Earlier this year I was contacted by Hays, the recruitment company. They run seminars for their clients and having read about me, they asked if I could come to their London offices and talk to a group of HR professionals about how social media might, and might not, help to improve communication. We agreed I would waive my usual charge for speaking, and in return Hays would send some promo material to their guests before and after the event, and they would reimburse my out of pocket expenses. I’m a little reluctant to work like this, but as I believe in a basic principle of value trumps price, I decided to give it a go. The date was agreed and booked.
Next I went to meet the guy from Hays to talk a little more about the session and to check out the layout and feel of the place, it really helps to have an idea of the physical environment you’re working with. We sat in the room talking and the Hays guy came across really edgy. ‘Are you OK?’ I asked, ‘You seem very nervous’. ‘Well you see….’ replied Hays guy, ‘it’s just that…well we’re not sure how this session is going to go and whether we should be doing it?’ He paused, before blurting ‘We don’t want you to talk about social recruiting because it’s not something we do.’ ‘I wasn’t planning to focus specifically on recruitment’ I replied, ‘it’s not my area of expertise and anyway, it wasn’t in your initial brief to me.’ Hays guy sat back, visibly relieved at having had his confessional moment.
‘You will need to have a plan, some ideas around fielding questions etc’ I said to Hays guy. He tensed again, ‘what do you mean, a plan?’ ‘Well just because recruitment is not an area I will be covering, doesn’t mean your customers aren’t going to have questions about it, does it?’ The conversation continued and we parted company having agreed I would finish my prep, I would also send over a few images to frame the discussion, plus an updated two page guide about What Goes Around for Hays to circulate to their guests. Hays guy would manage any social recruitment curve balls, and I agreed I would support him where I could. I pulled everything together and sent it across as agreed.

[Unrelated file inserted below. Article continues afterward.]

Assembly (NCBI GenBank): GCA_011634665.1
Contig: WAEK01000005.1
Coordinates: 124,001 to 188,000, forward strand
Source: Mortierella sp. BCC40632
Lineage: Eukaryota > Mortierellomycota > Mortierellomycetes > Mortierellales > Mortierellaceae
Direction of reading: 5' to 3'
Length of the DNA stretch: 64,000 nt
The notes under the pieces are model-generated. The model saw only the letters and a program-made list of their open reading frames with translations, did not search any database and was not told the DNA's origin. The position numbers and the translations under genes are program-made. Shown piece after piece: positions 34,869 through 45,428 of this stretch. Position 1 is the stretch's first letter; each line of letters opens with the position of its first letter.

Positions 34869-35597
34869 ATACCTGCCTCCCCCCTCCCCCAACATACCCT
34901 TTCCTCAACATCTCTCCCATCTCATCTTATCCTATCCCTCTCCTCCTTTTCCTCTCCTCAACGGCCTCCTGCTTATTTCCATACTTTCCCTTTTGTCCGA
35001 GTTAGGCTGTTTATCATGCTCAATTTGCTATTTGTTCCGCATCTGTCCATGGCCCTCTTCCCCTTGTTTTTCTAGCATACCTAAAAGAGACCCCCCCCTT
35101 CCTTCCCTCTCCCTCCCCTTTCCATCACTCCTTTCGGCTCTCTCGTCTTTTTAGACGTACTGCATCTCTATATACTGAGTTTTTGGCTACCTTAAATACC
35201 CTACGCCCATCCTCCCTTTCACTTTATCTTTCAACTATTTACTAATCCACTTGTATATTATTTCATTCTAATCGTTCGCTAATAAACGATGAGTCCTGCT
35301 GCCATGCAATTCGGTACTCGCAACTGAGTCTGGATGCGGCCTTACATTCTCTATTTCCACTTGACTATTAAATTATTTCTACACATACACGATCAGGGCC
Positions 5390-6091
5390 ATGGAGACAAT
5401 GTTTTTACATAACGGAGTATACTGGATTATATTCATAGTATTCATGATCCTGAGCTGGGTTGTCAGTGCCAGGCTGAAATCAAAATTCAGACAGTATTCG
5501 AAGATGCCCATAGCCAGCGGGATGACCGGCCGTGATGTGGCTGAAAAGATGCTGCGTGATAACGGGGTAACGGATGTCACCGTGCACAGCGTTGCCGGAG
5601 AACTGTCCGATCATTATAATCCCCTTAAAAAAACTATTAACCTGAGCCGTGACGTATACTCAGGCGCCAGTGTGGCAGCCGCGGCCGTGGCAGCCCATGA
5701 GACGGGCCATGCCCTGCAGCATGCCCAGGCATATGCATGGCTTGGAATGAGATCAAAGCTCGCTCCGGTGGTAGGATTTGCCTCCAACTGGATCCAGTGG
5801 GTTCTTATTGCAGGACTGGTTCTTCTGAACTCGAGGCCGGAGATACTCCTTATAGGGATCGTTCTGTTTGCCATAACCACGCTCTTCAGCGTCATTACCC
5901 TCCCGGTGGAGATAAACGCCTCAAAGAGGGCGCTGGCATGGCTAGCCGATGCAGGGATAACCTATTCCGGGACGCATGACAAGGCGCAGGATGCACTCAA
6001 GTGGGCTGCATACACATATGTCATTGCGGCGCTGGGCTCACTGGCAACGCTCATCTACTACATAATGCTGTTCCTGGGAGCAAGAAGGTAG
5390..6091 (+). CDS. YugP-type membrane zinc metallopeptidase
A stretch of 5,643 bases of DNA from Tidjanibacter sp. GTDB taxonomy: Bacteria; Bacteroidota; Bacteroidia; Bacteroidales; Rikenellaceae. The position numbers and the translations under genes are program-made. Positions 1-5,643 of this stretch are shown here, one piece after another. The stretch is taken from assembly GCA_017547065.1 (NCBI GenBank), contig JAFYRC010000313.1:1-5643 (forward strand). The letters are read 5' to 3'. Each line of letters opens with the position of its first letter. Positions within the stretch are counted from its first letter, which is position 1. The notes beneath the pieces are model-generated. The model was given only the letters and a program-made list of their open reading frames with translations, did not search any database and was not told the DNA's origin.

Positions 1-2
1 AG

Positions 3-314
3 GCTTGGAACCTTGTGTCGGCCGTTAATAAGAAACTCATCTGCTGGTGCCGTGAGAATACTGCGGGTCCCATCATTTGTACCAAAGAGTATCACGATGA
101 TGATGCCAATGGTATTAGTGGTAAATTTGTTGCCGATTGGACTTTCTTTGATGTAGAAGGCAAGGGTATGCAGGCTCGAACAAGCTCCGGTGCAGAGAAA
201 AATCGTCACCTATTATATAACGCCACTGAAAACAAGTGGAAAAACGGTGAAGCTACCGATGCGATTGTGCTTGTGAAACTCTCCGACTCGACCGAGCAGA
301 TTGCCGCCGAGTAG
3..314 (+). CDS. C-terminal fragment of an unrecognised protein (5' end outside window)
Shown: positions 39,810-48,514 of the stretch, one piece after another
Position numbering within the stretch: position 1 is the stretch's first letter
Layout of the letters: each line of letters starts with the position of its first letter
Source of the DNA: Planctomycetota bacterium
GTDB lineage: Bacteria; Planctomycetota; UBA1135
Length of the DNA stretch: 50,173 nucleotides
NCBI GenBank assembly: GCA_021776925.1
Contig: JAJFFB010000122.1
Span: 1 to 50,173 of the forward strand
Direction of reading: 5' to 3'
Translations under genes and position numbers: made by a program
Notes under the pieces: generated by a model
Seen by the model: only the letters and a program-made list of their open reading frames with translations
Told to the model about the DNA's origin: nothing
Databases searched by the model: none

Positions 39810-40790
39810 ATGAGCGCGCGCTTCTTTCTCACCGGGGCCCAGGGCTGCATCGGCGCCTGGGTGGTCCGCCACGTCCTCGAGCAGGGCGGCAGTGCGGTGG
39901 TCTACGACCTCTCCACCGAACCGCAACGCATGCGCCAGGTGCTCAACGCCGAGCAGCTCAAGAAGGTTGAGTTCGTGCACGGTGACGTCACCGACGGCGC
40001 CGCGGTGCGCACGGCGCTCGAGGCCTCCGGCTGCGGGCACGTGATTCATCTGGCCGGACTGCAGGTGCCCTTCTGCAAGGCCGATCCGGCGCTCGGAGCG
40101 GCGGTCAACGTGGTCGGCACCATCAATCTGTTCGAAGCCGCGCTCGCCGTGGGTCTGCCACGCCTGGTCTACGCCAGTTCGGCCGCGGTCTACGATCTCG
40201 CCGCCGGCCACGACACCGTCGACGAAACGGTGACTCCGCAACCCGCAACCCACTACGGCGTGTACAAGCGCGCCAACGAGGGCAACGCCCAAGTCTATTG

A few days before the event I checked in with the recruiter. I confess I was a little surprised that Hays had not been back in touch with me, and what followed was an awkward backtrack on behalf of Hays guy. ‘Errr, umm, yeah….oh, Hi Doug, funny I was just about to call you, yeah been meaning to give you a buzz. Thing is you see, we’d like to postpone the event, just for a few weeks so we can gain more publicity for us and you, OK? I’m on the case and I’ll be in touch again very soon.’ And that, dear reader, was the last I heard from Hays guy.
Plans change – I know that. And I also know it’s basic good manners to be proactive when plans change, perhaps a dash of honesty wouldn’t go amiss either. Hays’ website says ‘It’s All About People, Worldwide’. Certainly didn’t feel like it to me, I sincerely hope they treat their customers and candidates better than this. I guess the main reason for sharing my tale is so that the next time you get an ‘offer’ like this – perhaps you’ll find a way to approach it more usefully than I did?
You might be thinking, ‘shit happens Doug, get over it’, and I am over it – just about ;). Subsequently Carole suggested to me that the next time someone proposes a similar arrangement, I should include the option for a cancellation/postponement charge. Interesting thought, and I’m also aware that with all of the varied paid assignments I’ve been engaged with, this fizzling out experience has never happened, weird huh?